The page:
It was about him allegedly sending inappropriate text messages to a teenage female student.
A total of 48 texts were sent during a two-day span of time.
Some referenced how the student would respond if the sender were to “straight up” kiss her.
According to the girl and her phone messages, the texts started the same day Amitrani asked her to put her number in his phone and stopped as soon as Amitrani was placed on administrave leave with pay on Sept. 18.
During the approximate two-week Title IX investigation by Finch and Moore, Amitrani denied the interaction with the student. He also provided his phone and other information to investigators.
According to sworn testimony in depositions, a second phone was found in Amitrani’s classroom in a laptop bag, which also had a condom in it.
That phone matched a description by the student as the one Amitrani asked her to place her number in just before the texts started.
Testimony by Moore, Vargas and Finch indicate they all were aware of the second phone being found.
Amitrani apparently admitted the second phone was his, but that it didn’t work.
Finch, who was the lead investigator, testified that was the time she was “told to stop the investigation,” by then principal Rodriguez.
She stated in her deposition that she wanted to turn on the phone and look at it.
Acording to her responses in the deposition, Finch believed the messages were being sent by Amitrani.
She stated in her deposition when she asked why they were told to stop, Rodriguez said, “We are not in the business of breaking up families.”
Moore said in her sworn testimony she and Finch needed permission from HR to look at the phone. She agreed with Finch that they were told to stop.
“We, we were told that, yes, everything is reviewed and, and they tell us how to proceed,” Moore stated. “So they told us, if they tell us to stop, then we stopped.”
Later in the testimony, Moore agreed the investigation was not “thorough.”
Moore also stated Rodriguez was the one who told them to stop and that his statement, “We are not in the business of breaking up families” was made, but she was unsure of the context.
During his testimony, Rodriguez, who now works as an assistant principal in the Fort Bend Independent School District, said both Finch and Moore “perjured themselves” regarding his statements including that he was the one to stop the investigation.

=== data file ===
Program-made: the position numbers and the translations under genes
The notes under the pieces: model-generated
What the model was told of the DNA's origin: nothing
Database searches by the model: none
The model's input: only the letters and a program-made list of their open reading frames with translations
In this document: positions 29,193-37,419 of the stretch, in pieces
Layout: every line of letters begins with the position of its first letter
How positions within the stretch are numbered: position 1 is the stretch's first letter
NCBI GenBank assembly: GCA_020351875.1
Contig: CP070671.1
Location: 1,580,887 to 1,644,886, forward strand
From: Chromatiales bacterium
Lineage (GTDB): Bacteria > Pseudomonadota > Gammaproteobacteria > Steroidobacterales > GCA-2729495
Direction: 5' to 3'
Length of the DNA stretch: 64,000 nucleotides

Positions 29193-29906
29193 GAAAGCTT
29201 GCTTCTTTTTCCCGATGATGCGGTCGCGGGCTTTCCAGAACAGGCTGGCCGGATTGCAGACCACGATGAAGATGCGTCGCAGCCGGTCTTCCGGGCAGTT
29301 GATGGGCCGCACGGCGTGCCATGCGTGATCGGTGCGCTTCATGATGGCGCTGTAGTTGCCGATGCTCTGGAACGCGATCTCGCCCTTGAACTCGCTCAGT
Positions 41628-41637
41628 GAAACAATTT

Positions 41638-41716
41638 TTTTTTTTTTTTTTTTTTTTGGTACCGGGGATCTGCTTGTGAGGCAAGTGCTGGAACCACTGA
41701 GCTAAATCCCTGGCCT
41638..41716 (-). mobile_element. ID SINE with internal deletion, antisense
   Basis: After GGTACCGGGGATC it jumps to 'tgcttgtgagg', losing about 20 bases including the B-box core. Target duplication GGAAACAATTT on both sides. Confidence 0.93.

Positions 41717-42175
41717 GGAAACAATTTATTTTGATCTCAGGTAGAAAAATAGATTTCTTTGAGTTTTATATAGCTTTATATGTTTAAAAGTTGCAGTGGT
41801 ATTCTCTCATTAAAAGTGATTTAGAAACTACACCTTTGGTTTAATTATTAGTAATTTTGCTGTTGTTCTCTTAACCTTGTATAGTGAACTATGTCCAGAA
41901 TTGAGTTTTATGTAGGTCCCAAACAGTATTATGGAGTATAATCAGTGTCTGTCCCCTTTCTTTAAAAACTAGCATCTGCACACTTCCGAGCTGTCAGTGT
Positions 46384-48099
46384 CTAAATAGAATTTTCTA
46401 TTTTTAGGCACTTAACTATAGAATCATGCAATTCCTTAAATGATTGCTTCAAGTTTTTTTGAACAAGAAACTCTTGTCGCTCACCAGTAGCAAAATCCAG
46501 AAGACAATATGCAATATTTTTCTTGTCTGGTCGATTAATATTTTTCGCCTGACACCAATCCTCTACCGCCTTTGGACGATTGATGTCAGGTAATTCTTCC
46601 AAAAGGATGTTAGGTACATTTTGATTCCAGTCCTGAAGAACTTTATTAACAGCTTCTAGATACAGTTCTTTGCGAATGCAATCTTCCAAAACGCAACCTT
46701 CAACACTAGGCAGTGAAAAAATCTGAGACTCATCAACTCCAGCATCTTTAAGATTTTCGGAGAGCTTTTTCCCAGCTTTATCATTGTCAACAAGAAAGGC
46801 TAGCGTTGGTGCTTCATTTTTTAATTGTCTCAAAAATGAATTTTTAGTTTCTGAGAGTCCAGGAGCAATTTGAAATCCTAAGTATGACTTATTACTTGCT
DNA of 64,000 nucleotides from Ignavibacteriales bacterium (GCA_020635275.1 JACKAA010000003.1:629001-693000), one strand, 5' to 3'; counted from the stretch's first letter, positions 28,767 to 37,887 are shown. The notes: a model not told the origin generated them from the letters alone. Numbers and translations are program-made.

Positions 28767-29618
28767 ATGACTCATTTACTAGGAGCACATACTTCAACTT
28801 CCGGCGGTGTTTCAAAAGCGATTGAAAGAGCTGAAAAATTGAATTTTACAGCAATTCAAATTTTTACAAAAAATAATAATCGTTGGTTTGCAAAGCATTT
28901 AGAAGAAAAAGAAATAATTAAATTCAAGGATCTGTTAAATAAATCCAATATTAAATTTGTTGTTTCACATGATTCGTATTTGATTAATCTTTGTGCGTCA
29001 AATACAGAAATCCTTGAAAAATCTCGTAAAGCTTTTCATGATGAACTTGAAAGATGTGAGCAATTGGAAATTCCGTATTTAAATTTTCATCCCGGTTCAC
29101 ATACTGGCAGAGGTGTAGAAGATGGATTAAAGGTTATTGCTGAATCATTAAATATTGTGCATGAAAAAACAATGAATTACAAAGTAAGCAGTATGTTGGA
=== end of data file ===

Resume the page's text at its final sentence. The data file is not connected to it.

“I had no authority, I had no oversight of the actual investigation and, you know, in all reality honestly, if I did make a comment like that, that would be odd that the Title IX coordinator at the district level, the attorneys and the superintendent would agree to such a comment made by the campus principal who is not involved in the investigation,” he stated.
Rodriguez stated in his deposition that actually he was talking about and preparing to replace Amitrani.
He also said until a conversation with Vargas, he didn’t know anything about the second phone not being looked at.
“ … if I had the authority, we probably wouldn’t be here at this time having this conversation,” Rodriguez stated in his sworn testimony. “Just at that time, I didn’t have the authority. I was the campus principal, not a part of the investigation and definitely not overseeing the investigation, you know that was at a higher level.”
Rodriguez stated ignoring the second phone made for an improper investigation.
He also agreed that likely violates school policy and doesn’t protect sudents.
Vargas testified the administration is there to support the investigators and then help them review.
“We do not conduct the investigation for them,” she stated. “We do not tell them, ‘This is what you do.’”
Vargas knew about the second phone, according to her testimony. She also stated it would have been “appropriate” to take a closer look at the phone.
She stated if the phone was “intentionally ignored” then it would not be a complete investigation.
“Don’t know what the intent was there, but it would have been a good idea for them to have looked at the phone,” Vargas said.
Back to work
After the investigation ended and findings were provided, Amitrani was cleared and returned to his duties as a science teacher on Oct. 3, 2013.
The document stating his return was sent by Vargas’s office to Rodriguez, who signed off as receiving the brief letter.